Even less clear is the question of whether Kosovo’s independence is justified. Those claiming that it is justified typically ground their position in a black-and-white view of the Kosovo conflict that tends to obscure a much more complex reality.
I have to admit that, upon my arrival in Kosovo in the summer of 1999, I had very much shared this simplistic view of the situation. Indeed, my work there on war crimes documentation was largely driven by a desire to secure accountability for the seemingly steady stream of international crimes being broadcast by the international media.
I was initially stationed in western Kosovo, where I, along with throngs of other international aid workers, was welcomed as a benefactor and friend of the Albanians; that is, until I questioned the acceptability of blowing up the town’s Serbian Orthodox Church. Any suggestion that Kosovo Serbs should benefit from the protection of human rights law was met with open hostility.
I later moved north to Mitrovica, the ethnically divided city bisected by the River Ibar, with Kosovo Serbs living to the north and Kosovo Albanians living to the south. Working regularly with individuals from all ethnic groups, I was one of very few people who crossed the Ibar on a daily basis. The few Kosovo Albanians who remained in the north lived in a state of continuous insecurity. Kosovo Serbs fared less well in the south. Shortly before I arrived in Mitrovica, a Kosovo Serb was discovered south of the Ibar, and was consequently beaten to death by an angry mob.
The work of documenting past abuses was quickly supplemented by the need to respond to the spike in crimes against ethnic minorities, including Kosovo Serbs. Over the course of the following 18 months, the killing and displacement of Kosovo Serbs, and other ethnic minorities, continued unabated, notwithstanding the presence of tens of thousands of NATO soldiers.
Further reflection was prompted once the percentage of the Kosovo Serb population that had been murdered or displaced surpassed the percentage of the Kosovo Albanian population that had been killed or displaced in the years leading up to the NATO intervention. While only a tiny percentage of Kosovo Albanians were directly responsible for the killings, the perpetrators were protected by the majority of the population who saw these crimes as unfortunate, but understandable. Even when these perpetrators killed an elderly Serb woman in Pristina – a woman who could have played no role in the conflict, and who had never left her apartment for fear of attack -- her murder was portrayed as forgivable in light of what ‘her people’ had done.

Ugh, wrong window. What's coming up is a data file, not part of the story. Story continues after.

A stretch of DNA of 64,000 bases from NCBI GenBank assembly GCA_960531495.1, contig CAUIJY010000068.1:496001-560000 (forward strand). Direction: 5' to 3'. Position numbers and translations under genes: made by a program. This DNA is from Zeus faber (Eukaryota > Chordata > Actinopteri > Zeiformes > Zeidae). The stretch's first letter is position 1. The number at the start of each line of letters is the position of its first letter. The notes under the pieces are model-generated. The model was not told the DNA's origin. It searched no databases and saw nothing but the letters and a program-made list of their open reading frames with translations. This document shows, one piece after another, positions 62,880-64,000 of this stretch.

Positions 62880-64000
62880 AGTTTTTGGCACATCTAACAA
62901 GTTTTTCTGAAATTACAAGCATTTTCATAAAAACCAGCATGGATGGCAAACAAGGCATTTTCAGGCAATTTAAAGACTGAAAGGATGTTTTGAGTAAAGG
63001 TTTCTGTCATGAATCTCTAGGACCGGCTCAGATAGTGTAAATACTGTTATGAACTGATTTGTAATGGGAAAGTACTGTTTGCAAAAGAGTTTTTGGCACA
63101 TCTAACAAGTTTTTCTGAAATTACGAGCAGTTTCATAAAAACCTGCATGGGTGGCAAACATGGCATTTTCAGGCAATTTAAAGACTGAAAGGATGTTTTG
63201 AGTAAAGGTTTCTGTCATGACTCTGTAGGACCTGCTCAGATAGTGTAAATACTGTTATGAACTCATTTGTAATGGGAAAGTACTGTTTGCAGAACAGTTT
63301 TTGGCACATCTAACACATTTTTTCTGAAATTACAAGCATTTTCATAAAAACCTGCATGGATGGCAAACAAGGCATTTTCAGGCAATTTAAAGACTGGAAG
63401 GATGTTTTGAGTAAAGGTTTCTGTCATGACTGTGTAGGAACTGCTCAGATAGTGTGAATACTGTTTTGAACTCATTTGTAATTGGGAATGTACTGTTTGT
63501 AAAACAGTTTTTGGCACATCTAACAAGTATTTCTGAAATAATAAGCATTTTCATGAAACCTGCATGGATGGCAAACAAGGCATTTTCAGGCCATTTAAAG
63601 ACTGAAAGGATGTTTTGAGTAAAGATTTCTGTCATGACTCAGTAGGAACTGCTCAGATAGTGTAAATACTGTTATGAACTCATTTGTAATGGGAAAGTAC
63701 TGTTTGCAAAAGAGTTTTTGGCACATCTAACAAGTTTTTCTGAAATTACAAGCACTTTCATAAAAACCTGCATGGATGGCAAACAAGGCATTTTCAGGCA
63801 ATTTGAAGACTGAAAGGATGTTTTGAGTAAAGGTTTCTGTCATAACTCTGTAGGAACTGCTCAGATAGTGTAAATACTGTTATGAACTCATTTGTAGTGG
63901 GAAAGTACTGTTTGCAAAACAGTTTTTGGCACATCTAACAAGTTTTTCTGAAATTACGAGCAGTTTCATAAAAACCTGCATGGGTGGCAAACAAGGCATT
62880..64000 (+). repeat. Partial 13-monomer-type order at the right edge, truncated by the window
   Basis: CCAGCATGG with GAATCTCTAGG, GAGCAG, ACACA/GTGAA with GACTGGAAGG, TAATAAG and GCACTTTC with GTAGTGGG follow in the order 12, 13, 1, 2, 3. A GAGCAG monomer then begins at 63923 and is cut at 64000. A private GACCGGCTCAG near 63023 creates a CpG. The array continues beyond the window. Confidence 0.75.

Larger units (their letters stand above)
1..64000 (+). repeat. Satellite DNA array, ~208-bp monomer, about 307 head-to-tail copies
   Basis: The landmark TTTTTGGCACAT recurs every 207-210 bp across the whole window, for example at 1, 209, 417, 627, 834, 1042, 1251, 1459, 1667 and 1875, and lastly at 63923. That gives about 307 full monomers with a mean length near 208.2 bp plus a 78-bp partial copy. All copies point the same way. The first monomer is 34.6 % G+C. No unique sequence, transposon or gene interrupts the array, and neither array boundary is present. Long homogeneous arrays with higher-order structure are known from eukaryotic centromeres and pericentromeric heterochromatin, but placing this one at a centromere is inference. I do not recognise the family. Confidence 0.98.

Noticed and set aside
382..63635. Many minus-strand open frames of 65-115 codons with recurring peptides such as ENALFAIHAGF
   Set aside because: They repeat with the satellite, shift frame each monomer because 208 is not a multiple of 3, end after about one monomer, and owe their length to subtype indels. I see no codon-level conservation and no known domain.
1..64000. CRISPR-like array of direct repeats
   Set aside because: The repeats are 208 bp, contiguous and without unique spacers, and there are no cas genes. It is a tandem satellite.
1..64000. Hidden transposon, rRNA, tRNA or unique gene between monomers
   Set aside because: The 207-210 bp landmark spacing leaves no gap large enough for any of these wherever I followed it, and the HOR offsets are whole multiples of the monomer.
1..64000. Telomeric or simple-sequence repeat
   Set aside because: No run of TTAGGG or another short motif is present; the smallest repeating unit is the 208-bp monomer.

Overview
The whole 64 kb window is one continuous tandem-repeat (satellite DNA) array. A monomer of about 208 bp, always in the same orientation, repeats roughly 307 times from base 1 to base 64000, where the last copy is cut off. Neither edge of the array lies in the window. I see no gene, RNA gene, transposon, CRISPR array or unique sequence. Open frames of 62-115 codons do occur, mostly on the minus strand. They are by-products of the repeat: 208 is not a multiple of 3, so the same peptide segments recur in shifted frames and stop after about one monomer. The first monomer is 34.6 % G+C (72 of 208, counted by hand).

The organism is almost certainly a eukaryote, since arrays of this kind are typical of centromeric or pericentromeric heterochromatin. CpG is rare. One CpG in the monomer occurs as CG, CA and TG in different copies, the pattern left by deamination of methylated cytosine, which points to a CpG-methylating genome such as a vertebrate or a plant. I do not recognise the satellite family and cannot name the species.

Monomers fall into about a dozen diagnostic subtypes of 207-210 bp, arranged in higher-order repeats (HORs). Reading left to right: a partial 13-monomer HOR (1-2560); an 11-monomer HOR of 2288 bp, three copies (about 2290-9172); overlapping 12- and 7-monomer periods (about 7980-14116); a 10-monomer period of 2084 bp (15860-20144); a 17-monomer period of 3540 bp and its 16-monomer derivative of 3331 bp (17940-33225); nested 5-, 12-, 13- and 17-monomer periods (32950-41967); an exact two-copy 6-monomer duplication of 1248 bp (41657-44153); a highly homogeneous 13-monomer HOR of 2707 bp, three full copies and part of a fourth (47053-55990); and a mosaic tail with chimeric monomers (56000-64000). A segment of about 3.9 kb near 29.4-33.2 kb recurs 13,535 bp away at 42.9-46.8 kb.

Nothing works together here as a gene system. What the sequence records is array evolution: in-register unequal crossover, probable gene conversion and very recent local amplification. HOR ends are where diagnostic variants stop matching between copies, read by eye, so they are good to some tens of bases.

To the extent that prior abuses could serve as a “justification” for Kosovo to secede from Serbia, it could equally serve as a justification for the northern part of Kosovo, populated mainly by Kosovo Serbs, to secede from the rest of Kosovo.
Of greater concern, however, is that the portrayal of Kosovo’s secession as justified typically rests on a conception of independence as a much deserved reward for the Albanians and fitting punishment for the Serbs. This view of the situation makes it far too easy to disregard the plight of minority groups in Kosovo and feeds into the destructive mentality of collective responsibility.
Friday, February 22, 2008
JURIST Guest Columnist John Cerone, Associate Professor of Law & Director of the Center for International Law & Policy at the New England School of Law, formerly a Human Rights Legal Advisor with the UN Mission in Kosovo, writes:
Posted by LaurenceJarvik at 11:11 AM